Alzheimer's Association commends recognition of Alzheimer's and dementia as global health threat
The Alzheimer's Association strongly supports the call to action in the newly released World Health Organization (WHO) report Dementia: A Public Health Priority, which asks for all nations to develop and implement a national Alzheimer's plan, conduct greater efforts in early detection and diagnosis, and increase support of Alzheimer's disease research.
The Alzheimer's Association is pleased that the WHO, in partnership with Alzheimer's Disease International (ADI), has released its first-ever major report on Alzheimer's disease and dementia. Alzheimer's and dementia affects more than 35 million people worldwide today, and the report reveals the astonishing fact that today someone in the world develops dementia every 4 seconds; by the middle of the century more than 115 million people will be affected by the disease.
It is hoped that the comprehensive report will serve to elevate much-needed international attention to the grave health threat Alzheimer's and dementia pose to the global community today and in the years ahead.
"The World Health Organization lending its powerful voice and support to elevating awareness and understanding about Alzheimer's and dementia is very significant," said Harry Johns, Alzheimer's Association president and CEO. "It underscores the organization's recognition that Alzheimer's is a public health crisis requiring urgent global attention and action. These conditions will continue to be a major public health threat increasingly affecting the social and fiscal well-being of the global community until a concerted international effort is launched to combat it."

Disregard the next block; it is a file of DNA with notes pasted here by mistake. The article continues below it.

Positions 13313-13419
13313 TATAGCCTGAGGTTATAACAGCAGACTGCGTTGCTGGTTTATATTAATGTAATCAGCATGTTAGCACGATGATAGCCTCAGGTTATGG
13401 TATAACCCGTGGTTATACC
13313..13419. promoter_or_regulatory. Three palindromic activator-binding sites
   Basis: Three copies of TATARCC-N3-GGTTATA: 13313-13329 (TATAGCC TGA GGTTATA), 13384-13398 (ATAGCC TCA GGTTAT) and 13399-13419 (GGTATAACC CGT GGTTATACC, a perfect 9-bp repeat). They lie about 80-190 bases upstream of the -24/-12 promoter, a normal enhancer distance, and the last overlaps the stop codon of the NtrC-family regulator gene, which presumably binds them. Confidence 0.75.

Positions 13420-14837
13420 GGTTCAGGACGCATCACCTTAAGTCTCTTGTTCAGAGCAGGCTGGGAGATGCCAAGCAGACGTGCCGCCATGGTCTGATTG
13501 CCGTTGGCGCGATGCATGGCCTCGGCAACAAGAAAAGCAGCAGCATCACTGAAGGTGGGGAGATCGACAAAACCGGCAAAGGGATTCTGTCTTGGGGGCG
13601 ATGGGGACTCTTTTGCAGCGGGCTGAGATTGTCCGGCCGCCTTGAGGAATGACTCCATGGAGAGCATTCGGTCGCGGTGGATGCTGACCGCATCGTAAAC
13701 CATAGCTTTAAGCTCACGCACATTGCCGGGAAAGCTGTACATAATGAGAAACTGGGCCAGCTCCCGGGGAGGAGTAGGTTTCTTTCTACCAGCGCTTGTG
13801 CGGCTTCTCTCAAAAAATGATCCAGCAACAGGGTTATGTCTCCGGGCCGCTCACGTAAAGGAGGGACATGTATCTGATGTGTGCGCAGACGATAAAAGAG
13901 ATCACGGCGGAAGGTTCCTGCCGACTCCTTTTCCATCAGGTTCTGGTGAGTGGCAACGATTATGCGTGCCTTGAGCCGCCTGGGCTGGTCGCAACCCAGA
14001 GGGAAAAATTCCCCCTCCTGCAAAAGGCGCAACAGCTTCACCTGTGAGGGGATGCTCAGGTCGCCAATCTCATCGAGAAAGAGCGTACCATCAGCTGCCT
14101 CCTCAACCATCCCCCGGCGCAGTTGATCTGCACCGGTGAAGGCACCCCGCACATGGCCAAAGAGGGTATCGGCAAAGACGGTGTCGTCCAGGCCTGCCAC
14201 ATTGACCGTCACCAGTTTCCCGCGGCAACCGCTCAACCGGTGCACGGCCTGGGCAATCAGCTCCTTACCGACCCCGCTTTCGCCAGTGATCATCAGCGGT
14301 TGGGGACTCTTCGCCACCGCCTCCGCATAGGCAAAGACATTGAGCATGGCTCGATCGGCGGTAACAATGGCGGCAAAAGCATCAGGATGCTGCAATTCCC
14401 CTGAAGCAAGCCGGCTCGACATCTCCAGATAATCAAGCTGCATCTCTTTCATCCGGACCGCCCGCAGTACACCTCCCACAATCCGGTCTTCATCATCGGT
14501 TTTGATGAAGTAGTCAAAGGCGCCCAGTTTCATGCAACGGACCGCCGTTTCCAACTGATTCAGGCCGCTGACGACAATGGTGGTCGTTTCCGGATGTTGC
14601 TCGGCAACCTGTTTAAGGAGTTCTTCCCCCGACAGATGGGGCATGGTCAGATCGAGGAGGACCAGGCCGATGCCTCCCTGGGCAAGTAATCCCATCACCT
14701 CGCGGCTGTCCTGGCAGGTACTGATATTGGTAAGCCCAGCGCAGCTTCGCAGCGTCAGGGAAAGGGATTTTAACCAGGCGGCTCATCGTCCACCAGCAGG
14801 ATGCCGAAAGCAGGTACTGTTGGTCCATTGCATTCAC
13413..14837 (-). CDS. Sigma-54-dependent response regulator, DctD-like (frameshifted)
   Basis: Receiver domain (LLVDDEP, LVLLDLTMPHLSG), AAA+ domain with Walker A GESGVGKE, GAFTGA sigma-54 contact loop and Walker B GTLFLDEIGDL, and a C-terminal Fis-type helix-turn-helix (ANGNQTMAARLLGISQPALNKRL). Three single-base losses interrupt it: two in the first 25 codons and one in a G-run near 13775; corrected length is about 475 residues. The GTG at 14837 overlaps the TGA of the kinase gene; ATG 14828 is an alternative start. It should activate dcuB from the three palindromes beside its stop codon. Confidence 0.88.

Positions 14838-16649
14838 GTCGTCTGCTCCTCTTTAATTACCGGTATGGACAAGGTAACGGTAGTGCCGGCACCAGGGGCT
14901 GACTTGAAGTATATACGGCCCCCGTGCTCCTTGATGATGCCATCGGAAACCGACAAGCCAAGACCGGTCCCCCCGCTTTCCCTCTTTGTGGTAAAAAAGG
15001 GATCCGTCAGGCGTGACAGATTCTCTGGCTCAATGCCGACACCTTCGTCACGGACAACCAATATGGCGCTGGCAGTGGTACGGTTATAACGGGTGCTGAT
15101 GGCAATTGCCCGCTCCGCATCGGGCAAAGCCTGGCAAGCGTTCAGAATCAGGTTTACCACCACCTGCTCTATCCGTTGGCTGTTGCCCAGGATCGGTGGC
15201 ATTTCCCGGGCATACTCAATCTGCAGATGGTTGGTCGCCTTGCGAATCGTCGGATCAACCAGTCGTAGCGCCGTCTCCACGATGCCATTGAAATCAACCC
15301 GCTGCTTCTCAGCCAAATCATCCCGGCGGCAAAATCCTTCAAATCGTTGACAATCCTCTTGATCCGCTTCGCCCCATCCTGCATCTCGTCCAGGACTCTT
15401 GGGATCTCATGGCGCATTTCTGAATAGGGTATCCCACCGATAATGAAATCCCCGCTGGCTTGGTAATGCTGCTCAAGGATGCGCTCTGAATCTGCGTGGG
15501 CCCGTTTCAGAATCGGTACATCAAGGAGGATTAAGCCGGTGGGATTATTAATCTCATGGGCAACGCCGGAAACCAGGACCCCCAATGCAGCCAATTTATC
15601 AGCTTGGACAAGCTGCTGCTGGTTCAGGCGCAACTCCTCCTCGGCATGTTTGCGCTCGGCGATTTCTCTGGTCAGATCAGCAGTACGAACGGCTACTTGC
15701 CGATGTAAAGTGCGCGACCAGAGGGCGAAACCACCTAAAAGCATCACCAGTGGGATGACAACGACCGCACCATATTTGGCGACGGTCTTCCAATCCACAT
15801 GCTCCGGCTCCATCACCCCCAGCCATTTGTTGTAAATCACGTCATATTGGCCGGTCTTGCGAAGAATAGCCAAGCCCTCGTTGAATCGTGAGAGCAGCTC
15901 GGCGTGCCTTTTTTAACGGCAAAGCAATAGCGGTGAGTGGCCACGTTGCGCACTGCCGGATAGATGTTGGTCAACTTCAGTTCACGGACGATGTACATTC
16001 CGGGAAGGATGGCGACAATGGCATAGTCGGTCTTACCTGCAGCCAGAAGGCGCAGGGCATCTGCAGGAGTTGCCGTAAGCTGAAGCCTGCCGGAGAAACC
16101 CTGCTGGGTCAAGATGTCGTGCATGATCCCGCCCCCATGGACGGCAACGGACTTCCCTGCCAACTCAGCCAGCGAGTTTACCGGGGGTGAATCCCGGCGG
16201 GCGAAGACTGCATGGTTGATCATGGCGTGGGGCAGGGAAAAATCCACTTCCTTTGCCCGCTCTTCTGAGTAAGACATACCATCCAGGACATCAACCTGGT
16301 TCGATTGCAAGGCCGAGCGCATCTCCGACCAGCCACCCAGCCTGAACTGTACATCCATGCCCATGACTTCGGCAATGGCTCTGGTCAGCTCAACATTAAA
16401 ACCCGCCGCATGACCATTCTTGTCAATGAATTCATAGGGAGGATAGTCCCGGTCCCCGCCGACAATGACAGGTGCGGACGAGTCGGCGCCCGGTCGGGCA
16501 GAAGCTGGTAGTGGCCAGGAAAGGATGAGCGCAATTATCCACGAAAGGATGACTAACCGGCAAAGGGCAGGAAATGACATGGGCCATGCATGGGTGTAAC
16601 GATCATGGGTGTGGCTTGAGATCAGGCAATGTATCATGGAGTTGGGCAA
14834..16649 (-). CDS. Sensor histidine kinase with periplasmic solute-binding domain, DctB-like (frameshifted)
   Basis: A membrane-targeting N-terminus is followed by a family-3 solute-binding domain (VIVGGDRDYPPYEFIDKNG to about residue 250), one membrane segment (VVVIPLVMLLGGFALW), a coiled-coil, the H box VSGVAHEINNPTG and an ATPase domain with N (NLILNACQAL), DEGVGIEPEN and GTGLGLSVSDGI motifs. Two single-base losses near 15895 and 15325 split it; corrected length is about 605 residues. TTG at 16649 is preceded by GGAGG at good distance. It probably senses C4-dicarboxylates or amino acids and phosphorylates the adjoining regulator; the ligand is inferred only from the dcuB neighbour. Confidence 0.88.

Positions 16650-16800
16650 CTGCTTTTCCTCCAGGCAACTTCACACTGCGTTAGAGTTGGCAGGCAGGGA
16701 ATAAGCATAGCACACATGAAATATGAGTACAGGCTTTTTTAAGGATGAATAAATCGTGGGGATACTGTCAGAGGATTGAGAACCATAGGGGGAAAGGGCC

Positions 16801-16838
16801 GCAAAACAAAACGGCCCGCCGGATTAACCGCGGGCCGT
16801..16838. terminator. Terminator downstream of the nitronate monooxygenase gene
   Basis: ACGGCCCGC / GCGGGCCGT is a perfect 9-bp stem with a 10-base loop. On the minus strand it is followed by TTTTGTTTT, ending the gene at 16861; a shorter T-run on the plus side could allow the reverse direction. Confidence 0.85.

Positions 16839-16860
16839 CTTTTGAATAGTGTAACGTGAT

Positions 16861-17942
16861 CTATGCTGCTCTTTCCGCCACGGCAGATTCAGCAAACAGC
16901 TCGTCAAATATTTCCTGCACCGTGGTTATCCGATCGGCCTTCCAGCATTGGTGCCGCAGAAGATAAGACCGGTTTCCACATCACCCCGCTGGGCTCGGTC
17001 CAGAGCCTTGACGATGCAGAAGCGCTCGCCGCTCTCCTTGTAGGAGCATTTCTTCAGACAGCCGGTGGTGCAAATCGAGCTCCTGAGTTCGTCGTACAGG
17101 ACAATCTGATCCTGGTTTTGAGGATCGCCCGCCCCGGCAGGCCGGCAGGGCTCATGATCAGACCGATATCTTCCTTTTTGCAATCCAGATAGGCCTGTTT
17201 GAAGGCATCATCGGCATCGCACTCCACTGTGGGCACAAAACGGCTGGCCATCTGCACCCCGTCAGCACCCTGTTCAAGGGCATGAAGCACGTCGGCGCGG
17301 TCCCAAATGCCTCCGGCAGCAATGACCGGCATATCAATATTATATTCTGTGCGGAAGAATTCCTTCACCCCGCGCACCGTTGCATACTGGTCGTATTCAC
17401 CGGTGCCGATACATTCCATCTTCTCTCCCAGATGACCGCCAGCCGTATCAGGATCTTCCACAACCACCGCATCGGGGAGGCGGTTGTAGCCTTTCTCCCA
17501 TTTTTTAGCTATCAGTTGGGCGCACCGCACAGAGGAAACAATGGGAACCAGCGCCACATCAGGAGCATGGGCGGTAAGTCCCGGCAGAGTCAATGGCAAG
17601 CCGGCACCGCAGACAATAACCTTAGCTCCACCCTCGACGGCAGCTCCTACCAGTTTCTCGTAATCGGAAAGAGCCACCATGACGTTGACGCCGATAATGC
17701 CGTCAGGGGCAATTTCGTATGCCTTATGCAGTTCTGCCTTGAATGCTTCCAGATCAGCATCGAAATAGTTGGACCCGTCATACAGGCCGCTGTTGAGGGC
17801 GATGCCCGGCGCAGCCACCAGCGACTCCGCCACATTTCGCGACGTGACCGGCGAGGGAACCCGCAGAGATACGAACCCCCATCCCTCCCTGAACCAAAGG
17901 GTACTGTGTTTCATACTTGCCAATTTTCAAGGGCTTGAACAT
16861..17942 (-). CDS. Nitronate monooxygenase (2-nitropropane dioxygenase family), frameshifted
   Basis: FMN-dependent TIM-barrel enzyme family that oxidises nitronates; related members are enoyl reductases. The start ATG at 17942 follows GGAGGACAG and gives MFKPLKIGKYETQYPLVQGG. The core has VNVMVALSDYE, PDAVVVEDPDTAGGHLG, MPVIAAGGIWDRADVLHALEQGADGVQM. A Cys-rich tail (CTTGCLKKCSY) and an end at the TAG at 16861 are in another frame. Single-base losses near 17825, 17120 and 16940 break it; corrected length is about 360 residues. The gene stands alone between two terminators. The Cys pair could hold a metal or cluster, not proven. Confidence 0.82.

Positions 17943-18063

Already, the global cost of Alzheimer's and dementia consumes one percent of the global Gross Domestic Product (GDP), according to an ADI report. In the United States, the direct costs of Alzheimer's disease to American society will escalate from an estimated $200 billion this year to $1.1 trillion in 2050, largely due to baby boomers at increased risk for developing the disease as they age. In addition to the $200 billion dollars in care costs largely borne by government programs, Medicare and Medicaid, more than 15 million family members and friends provide unpaid care valued at $210 billion.
The new report urges countries to take a public health approach to addressing the Alzheimer's and dementia crisis while developing and strengthening policies that improve the quality of life for those living with Alzheimer's. Other goals included strong surveillance systems that allow for earlier detection of dementia and a stronger commitment to support scientific research that could one day lead to effective treatments that could stem the crisis.